From april 24 to 26, this lone active region on the sun with its tangled magnetic field lines swaying and twisting above it put on a fiery display for our solar dynamic observatory. the charged particles spinning along these field lines illuminate them. the region did not erupt with any significant solar storms, although it still might…
to learn more about how we study solar activity, visit: www.nasa.gov/sdo
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318,811 1,443May 2018
Great ball of fire! ☀️ the sun's rotation brought a new active region into view, revealing the dynamic arches and twisting streams of its magnetic field on oct. 10-11. new active regions are becoming more of a rare sight, as the sun is currently approaching solar minimum—the point of the 11-year solar cycle when activity is most reduced. the video shows images taken in a wavelength of extreme ultraviolet light and covers 33 hours made from over 500 frames (i.e., one frame selected every 4 minutes). viewed by our solar dynamics observatory, we seek to learn more about our closest star that will help us understand where the sun's energy comes from, how the inside of the sun works, how energy is stored and released in the sun's atmosphere and much more.
credit: nasa/solar dynamics observatory #nasa#space#solarsystem #sun#ultraviolet#magneticfield#star#atmosphere#photooftheday#solar#sdo#light#science#uv#uvlight#picoftheday#fire#greatballoffire#lit#astronomy
Over the course of just one day, a tiny active region on the sun grew to became almost as large as its many-days-old neighbor. seen from aug. 23-24, 2018, these active regions are areas of intense magnetism and are often the source of solar storms.
we use our solar dynamics observatory to understand the sun's influence on earth and near-earth space by studying the solar atmosphere in many wavelengths simultaneously. this allows us to better understand the solar variations that influence life on earth and humanity's technological systems by looking for solar wind, energetic particles, and variations in the solar irradiance that lead to better predictions of space weather events.
Sometimes, the surface of our sun seems to dance. in the middle of 2012, for example, nasa's sun-orbiting solar dynamic observatory spacecraft imaged an impressive prominence that seemed to perform a running dive roll like an acrobatic dancer. the dramatic explosion was captured in ultraviolet light in the featured time-lapse video covering about three hours. a looping magnetic field directed the flow of hot plasma on the sun. the scale of the dancing prominence is huge -- the entireearth would easily fit under the flowing arch of hot gas. a quiescent prominence typically lasts about a month, and may erupt in a coronal mass ejection (cme) expelling hot gas into the solar system. the energy mechanism that creates a solar prominence is still a topic ofresearch. unlike 2012, this year the sun's surface is significantly more serene, featuring fewer spinning prominences, as it is near the minimum in its 11-year magnetic cycle.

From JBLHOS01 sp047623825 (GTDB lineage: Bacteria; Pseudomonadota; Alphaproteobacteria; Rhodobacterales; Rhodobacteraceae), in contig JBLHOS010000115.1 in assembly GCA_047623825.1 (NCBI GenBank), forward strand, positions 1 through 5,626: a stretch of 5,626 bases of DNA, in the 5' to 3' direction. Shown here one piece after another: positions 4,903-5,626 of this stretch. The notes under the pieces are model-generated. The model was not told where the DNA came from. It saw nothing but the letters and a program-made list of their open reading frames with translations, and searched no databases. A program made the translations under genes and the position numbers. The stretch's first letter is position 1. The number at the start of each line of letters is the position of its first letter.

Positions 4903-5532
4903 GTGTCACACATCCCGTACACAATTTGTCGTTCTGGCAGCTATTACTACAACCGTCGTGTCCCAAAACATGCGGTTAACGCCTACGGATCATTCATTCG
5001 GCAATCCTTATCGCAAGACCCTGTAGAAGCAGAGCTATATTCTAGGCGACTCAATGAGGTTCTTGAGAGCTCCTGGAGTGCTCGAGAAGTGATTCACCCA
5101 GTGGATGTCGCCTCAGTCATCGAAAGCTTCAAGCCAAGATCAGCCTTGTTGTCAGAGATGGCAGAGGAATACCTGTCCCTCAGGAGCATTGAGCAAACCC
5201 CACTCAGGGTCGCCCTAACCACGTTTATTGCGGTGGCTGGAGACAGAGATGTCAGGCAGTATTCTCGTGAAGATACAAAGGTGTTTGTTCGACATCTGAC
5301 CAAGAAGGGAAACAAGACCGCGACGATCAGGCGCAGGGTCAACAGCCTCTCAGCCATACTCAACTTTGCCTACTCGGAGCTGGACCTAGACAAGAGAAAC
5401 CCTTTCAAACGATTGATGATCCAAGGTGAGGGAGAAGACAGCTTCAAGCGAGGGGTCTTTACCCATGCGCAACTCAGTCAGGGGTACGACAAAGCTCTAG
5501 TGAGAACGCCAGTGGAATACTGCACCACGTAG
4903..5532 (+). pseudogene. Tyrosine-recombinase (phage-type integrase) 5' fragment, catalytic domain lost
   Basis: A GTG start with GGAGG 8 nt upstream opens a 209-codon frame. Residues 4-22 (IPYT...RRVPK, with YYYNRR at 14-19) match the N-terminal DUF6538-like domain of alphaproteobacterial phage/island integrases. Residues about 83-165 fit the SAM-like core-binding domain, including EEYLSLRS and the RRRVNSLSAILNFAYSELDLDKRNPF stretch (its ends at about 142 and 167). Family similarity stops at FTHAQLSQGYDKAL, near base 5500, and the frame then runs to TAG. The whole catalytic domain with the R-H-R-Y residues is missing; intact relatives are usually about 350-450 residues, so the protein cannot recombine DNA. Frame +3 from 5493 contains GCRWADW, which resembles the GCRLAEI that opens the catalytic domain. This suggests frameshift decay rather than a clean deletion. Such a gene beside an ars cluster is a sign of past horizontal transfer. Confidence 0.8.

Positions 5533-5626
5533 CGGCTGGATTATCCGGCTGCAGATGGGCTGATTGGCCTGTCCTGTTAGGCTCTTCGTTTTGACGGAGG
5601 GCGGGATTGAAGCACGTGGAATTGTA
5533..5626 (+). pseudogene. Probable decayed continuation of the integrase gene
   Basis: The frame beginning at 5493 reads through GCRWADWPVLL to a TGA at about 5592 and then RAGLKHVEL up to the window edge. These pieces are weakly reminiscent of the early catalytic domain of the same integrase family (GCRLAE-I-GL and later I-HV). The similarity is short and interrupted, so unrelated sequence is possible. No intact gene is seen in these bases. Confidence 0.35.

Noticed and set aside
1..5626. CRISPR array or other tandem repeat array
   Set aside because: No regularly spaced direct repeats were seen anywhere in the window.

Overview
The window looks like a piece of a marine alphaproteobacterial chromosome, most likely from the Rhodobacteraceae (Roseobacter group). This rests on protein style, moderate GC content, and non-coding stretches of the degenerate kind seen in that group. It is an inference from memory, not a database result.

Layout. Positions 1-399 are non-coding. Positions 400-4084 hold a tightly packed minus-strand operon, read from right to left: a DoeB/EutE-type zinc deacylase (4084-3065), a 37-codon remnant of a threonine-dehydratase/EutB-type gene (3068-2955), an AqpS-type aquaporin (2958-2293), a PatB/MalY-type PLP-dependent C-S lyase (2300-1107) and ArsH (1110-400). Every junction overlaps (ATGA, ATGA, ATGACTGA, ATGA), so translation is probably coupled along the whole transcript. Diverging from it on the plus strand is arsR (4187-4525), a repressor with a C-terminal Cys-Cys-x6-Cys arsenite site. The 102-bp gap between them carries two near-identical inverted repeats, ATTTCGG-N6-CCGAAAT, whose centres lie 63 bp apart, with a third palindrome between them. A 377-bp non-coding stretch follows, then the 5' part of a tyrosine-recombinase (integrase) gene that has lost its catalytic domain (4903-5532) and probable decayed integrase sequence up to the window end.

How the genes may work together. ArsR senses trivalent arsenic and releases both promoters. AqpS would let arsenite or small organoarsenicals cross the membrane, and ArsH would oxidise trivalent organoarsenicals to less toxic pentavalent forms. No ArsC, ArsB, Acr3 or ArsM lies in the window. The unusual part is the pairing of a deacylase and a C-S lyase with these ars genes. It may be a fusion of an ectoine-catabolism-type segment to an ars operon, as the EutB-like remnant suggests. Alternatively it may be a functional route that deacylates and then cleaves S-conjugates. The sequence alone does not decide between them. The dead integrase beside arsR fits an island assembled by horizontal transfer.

Nasa's solar dynamics observatory (sdo) scientists used their computer models to generate a view of the sun's magnetic field on august 10, 2018. the bright active region right at the central area of the sun clearly shows a concentration of field lines, as well as the small active region at the sun's right edge, but to a lesser extent. magnetism drives the dynamic activity near the sun's surface.
Nasa image of the day is amazing!! nasa's solar dynamics observatory (sdo) scientists used their computer models to generate a view of the sun's magnetic field on august 10, 2018. the bright active region right at the central area of the sun clearly shows a concentration of field lines, as well as the small active region at the sun's right edge, but to a lesser extent. magnetism drives the dynamic activity near the sun's surface.
sdo is managed by nasa's goddard space flight center, greenbelt, maryland, for nasa's science mission directorate, washington. its atmosphere imaging assembly was built by the lockheed martin solar astrophysics laboratory (lmsal), palo alto, california.
Our solar dynamics observatory spacecraft views our sun in ten different wavelengths because each wavelength reveals different solar features. this view of the sun, captured on sept. 21, 2018, uses two images taken at virtually the same time but in different wavelengths of extreme ultraviolet light.
the red-tinted image, which captures material not far above the sun's surface, is especially good for revealing details along the edge of the sun, like the small prominence at the ten o'clock position.
the brown-tinted image clearly shows two large coronal holes (darker areas) as well as some faint magnetic field lines and hints of solar activity (lighter areas), neither of which are apparent in the red image. this activity is occurring somewhat higher in the sun's corona. in a way it is like peeling away the layers of an onion, a little at a time.
our missions to learn more about our closest star will help us understand where the sun's energy comes from, how the inside of the sun works, how energy is stored and released in the sun's atmosphere and much more.
credit: nasa/gsfc/solar dynamics observatory